It's about the beer
Gina Miller and Bill Keeper
Hey Bill, our last back and forth article about saturation in the craft beer marketplace must
have touched a cord with a lot of people judged by all the e-mail I received. To save more
people from writing let me categorically say that I'm convinced that the barrier to entry for
starting a new brewery has never been so low. And the competition has never been so high.
Nanos are the fuel for the fire to be sure closely followed by production breweries. These
deals all feature several partners, including some blend of a brewer, a financier, a marketer,
and an operations manager. My advice for all of these upstarts is to always remember that it's
critical to develop a loyal community to support growth. The winning breweries will have a solid
business plan while the failures, and expect many, will simply be operating either on instinct or
taking it day to day, trying to figure it out as fast as they can.
The breweries that will surrive must also have a strong network of people from a wide variety of
areas/ They must cultivate relationships in the industry with the best breweries, restaurants,
and bars not only locally but even internationally. This community is invaluable since they've
likely already had to deal with the myriad of problems a start up business will face. Most will
gladly offer advice and maybe a helping hand. Hey, small breweries do help each other more
times than not, not unlike you Bill who help me with my writing (that's a joke folks.) Formal
brewing training is good but there's no substitute for learning about the business hands-on,
from the bottom up. So for the many who asked my single best piece of advice it's simply that
you have to work in the industry before starting a new brewery. Technological knowledge is
essential but not enough to guarantee success.
The real problem for new small producers is that a typical neighborhood bar won't put in the
time to do research to learn about your brewery. They have a Stone or Founders rep come
by on a regular basis and that's their main source of information on craft beers and there's no
reason for them to tout your beer. The practical concern for the new guy is to first get a
distributor (legally required in many areas - no easy task) and then get them to actually push
your beer. Look, Bill, even the best distributor can't sell every brand with the same
commitment at the same time. And it's the new brands that get passed over.
The competition isn't just between the big brewers and craft guys, it's within the craft group
itself. Many new craft-focused bars might not even have a Budweiser handle to steal anymore.
And if they do, it's one of 75, backed by a bottle list that goes into the 100s. Bill, the little
secret that nobody seems to talk about is that the number of breweries opening up is not on
pace with the number of new accounts and available new tap handles. The numbers say there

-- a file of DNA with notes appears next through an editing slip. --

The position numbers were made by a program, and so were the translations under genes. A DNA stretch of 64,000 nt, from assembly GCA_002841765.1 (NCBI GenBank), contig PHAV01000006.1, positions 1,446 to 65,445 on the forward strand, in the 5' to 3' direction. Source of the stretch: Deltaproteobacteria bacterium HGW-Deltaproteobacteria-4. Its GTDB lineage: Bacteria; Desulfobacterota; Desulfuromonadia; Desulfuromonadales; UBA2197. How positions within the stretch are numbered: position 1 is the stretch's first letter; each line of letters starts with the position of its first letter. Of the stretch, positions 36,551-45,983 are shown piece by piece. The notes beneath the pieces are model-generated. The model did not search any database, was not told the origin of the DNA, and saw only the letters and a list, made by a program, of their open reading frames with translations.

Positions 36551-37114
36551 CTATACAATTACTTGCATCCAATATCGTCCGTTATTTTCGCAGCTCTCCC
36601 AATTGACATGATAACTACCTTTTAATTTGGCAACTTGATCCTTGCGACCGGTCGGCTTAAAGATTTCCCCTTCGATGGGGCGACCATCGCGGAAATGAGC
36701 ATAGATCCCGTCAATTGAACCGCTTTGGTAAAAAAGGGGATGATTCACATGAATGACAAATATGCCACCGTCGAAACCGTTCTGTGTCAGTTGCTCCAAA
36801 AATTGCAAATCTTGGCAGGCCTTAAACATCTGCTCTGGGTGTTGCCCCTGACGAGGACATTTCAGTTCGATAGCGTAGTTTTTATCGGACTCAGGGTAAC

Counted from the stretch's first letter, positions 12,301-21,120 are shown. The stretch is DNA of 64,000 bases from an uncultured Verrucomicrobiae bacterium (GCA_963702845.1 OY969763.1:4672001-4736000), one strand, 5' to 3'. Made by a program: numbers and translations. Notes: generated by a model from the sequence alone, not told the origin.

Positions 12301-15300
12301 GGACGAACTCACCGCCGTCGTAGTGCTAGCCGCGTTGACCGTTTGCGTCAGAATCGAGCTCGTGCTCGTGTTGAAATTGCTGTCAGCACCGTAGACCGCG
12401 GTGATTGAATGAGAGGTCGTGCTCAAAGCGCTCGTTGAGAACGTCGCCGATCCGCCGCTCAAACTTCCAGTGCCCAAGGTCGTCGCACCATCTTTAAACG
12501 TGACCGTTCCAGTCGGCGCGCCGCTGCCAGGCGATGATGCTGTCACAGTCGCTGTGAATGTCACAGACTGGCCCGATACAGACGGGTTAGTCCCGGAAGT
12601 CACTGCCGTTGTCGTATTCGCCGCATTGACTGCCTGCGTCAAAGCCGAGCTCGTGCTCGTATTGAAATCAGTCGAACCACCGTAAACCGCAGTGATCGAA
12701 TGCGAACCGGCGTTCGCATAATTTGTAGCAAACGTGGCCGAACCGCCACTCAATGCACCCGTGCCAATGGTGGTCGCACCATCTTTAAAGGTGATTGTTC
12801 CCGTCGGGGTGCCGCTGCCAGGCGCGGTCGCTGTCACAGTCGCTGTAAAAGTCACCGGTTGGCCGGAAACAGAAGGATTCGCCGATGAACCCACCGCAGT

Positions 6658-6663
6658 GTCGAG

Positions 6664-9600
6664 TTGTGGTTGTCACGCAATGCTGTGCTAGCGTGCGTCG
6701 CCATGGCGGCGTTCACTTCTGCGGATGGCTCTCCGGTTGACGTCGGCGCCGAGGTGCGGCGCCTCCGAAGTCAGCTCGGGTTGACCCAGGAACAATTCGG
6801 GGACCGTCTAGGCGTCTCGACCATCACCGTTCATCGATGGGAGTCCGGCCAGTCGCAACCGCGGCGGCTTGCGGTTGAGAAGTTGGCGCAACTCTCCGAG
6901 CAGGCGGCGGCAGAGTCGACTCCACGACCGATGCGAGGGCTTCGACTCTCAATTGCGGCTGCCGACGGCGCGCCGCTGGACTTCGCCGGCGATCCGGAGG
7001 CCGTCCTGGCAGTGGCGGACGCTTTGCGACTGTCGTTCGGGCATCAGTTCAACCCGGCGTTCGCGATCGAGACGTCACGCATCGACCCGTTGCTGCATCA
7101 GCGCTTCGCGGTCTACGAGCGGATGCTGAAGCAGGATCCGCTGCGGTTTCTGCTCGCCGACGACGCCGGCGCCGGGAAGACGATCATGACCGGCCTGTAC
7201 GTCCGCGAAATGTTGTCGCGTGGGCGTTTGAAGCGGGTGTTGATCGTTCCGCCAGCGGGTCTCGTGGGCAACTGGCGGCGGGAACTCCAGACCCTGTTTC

will be losers many of whom are probably making great beers. When those breweries go
under we all lose and craft beer in general is set back. Call me a worry wort but I remember
the days when macro swill ruled and I don't want to return to them. Ever.
That's it from me, chug-a-lug, Bill.....see you next month.
Hey Gina, glad to see you're really into this subject as I agree it's important for the future of craft
beer as we know it. I agree (don't faint) with your analysis about the deadly competition in the
craft segment itself. Look, we get brands like Bells announcing their going to begin selling here
in New York likely because it's impossible for them to continue growing in their own market any
further and maybe too because there are new breweries in their own territory that are
threatening sales. It should be no surprise that, to put it simply, breweries are just trying to figure
out where they can sell beer.
Since we're giving advice out for free - remember you get what you pay for - let me advise new
brewers not to make or at least market beers with an obscure edge. Let me amend that. An
obscure edge in taste is okay but keep it simple when it comes to naming the style. For example,
you probably won't sell too many beers by saying it's a "dark mild" but people understand it
better if you said it was a light porter or session black ale.
If you want to be a success make a beer that is approachable. Let the likes of Dogfish go wild,
you want to stay in business.
New Breweries have to create a market for their product. Remember, people like new but
different is another story. To be a success in that league isn't easy. Gina, look at Blue Moon.
In my opinion they are great for craft beer (NO, I did not say they are a great craft beer so don't
start, Gina). That beer alone has brought countless people into the craft beer sphere. What
Blue Moon did was to create and market a really accessible beer that most people will drink even
if they think they don't like craft beer. That's an achievement.
Things like Blue Moon are entry beers that get people into the marketplace. If they weren't made
then the serious craft breweries would have to do it, wasting time, money, and materials on that
stuff rather than on the kinds of beers we both love. Blue Moon and the so called "crafty" beers
spend a ton of marketing dollars that small craft guys can't. MillerCoors has a huge advertising
budget for Blue Moon which spreads the word that there are beers to drink other than watery
yellow lagers. That's a good thing.
Here's on final thought these new breweries - personality counts. Show a sense of humor, have
a strong back story for your brand and charm your way at every possible event and forum you
can get to. In short, be lovable, just like you Gina!
Here's looking at you, kid! See you next month.